Chapter TEXT Menus
Chapter AUDIO Playlists
Bhagavan Has a Form. Since Form is Limited by Spatial Considerations, How can Bhagavan be the Resting Place of the Limitless and All-pervading Brahman? How Can Sri Krishna’s Form be Eternal, Since He Takes Birth, Performs Activities, and Gives up His Body?
In the material world, the entity known as the cosmos is also limitless; why should Brahman be considered more important, merely because it is limitless? Bhagavan is also limitless, by virtue of the potency manifested from the effulgence of His limbs. At the same time, He possesses His own transcendental form. Can any other entity compare with this?
It is because of this unparalleled nature that Bhagavan is superior to the principle of brahma. His transcendental form is supremely attractive, and that selfsame form is fully and completely all-pervasive, omniscient, omnipotent, unlimitedly merciful, and supremely blissful. Which is superior—a form such as this, which is endowed with all qualities, or an obscure, all-pervading existence, which is devoid of qualities and potencies. In reality, brahma is only a partial, impersonal manifestation of Bhagavan. The impersonal and personal features both exist simultaneously and in perfect harmony in Bhagavan.
Brahman is only one aspect of Bhagavan. Those whose spiritual intelligence is limited, are attracted to the feature of the Supreme that is devoid of qualities, and is formless, immutable, unknowable, and immeasurable.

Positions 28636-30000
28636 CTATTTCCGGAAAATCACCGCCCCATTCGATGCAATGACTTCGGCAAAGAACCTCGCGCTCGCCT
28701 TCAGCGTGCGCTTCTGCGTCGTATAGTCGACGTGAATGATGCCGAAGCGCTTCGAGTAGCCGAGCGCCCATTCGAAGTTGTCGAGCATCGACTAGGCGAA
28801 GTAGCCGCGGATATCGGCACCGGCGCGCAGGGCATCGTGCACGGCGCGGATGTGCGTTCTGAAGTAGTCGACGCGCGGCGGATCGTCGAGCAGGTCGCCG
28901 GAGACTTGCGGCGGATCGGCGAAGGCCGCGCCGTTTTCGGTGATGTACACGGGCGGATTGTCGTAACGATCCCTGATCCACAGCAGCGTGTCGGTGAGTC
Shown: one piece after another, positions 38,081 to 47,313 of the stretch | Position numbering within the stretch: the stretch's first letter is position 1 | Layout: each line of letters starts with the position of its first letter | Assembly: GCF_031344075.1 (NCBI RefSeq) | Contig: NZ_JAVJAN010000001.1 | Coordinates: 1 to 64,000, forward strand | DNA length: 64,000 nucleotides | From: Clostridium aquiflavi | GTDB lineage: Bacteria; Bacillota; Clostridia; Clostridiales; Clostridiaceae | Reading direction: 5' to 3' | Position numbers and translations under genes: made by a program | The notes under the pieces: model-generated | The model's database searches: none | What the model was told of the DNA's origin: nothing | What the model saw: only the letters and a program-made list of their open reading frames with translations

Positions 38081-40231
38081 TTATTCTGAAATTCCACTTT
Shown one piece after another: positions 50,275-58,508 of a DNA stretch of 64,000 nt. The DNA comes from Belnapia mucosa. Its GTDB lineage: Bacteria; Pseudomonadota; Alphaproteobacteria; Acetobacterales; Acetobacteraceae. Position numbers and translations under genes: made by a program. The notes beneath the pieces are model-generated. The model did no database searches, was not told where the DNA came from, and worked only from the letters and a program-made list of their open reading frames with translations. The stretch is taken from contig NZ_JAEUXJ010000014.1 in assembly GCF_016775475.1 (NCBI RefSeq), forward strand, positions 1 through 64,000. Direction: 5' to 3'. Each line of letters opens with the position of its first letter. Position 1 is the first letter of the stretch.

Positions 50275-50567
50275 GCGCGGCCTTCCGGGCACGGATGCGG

However, those who are all seeing have no attraction for anything other than the complete Absolute Truth.
Vaisnavas have no significant faith in Sri Hari’s formless, impersonal feature, for it is opposed to their eternal function and unalloyed prema. Bhagavan Sri Krishna-candra is the basis of both the personal and impersonal features. He is an ocean of supreme transcendental bliss and He attracts all pure jivas.
Sri Krishna’s form is sac-cid-ananda—ever existing, full of knowledge, and completely blissful. His birth, activities, and leaving the body have no connection with mundane matter. Then why have such descriptions been given in Mahabharata and other scriptures? The eternal truth defies description, for it is beyond words. The pure soul in his spiritual aspect sees the transcendental form and pastimes of Sri Krishna, but when he describes that supreme reality in words, it appears just like worldly mundane history. Those who are eligible to extract the essence from scriptures such as the Mahabharata experience Krishna’s pastimes as they are. However, when people of mundane intelligence hear these descriptions, they interpret them in different ways.